This Twitter series spotlight unfamiliar histories of deaf/hard-of-hearing people, technologies, and events.
He’s described as “America’s first culture-shocking misfit” & a poster child for “queercrip.” Tony Bennett called him the Father of Rock & Roll. Deaf, effeminate, bisexual, Johnnie Ray was a pop sensation who performed authentically. His hearing aids were part of his performance. Read more.
Nicknamed “Queen of the Mountain,” American archaeologist Theresa B. Goell (1901-1985) spent thirty years searching for the resting tomb of Antiochus I (69-36 BCE), king of Commagene, an ancient Greco-Iranian kingdom. Read more.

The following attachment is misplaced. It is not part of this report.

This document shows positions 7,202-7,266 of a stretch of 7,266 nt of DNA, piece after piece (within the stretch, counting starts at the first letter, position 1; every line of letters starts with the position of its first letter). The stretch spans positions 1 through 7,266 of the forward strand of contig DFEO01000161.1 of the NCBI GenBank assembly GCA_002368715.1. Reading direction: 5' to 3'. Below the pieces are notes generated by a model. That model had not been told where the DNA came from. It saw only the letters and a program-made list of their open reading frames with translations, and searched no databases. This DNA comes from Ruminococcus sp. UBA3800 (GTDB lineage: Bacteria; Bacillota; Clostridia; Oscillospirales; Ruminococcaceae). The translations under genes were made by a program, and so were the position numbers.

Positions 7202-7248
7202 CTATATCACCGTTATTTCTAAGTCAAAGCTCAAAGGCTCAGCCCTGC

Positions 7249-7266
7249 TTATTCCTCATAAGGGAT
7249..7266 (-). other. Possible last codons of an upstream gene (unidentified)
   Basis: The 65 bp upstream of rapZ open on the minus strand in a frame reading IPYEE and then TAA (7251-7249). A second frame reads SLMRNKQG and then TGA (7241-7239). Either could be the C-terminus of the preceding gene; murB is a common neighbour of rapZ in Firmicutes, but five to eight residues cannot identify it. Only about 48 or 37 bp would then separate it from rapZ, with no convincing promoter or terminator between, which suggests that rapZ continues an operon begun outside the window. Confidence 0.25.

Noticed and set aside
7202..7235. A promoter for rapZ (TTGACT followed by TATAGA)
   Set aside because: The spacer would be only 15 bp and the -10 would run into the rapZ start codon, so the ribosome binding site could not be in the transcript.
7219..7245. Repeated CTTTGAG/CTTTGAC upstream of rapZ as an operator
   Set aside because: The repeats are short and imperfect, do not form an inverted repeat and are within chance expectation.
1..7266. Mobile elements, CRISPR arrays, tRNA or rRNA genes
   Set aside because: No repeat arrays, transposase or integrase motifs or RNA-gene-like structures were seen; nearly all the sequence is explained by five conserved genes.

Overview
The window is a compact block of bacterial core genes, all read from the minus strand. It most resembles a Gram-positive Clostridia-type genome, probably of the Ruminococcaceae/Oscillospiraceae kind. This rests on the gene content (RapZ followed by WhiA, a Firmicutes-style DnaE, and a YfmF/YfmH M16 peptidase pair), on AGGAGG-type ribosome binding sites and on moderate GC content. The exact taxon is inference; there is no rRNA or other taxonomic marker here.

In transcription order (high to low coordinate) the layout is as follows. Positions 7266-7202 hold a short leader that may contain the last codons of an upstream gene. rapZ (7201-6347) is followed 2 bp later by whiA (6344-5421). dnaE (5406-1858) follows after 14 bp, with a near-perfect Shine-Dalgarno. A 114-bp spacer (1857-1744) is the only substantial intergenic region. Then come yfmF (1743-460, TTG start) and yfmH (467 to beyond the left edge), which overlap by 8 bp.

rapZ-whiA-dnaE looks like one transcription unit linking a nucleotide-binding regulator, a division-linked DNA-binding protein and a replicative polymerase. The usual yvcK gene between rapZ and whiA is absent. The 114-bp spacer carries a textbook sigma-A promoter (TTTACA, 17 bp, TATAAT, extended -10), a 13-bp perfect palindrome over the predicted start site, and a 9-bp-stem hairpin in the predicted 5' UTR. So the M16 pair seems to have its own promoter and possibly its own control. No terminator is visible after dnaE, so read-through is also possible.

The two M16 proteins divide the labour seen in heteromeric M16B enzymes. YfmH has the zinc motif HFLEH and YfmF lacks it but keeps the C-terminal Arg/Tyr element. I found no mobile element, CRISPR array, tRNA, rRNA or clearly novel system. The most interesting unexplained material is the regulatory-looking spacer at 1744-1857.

A deaf & black man incarcerated Jim Crow South, Junius Wilson’s (1908-2001) life is a painful story of oppression & injustice. Read more.
“I try to recover time talking with my shadow.” Don Jaime, Duke of Segovia: The deaf Prince who renounced, then revived, his claim to the Spanish throne. Read more.
Reformer & activist, Dorothy Canfield Fisher (1879-1958) had a busy life: she wrote 40 books, spoke 5 languages, led WWI relief efforts, managed education programs & promoted prison reform. She also spent decades hiding her deafness. Read More.
The dilsiz (Turkish; bizebani in Persian–meaning “tongueless”) were the mutes and deaf-mutes who served the Ottoman courts during the 1400s-1900s. Favored by the Sultan, they obtained privilege status & their system of sign language was even adopted by hearing courtiers. Read More.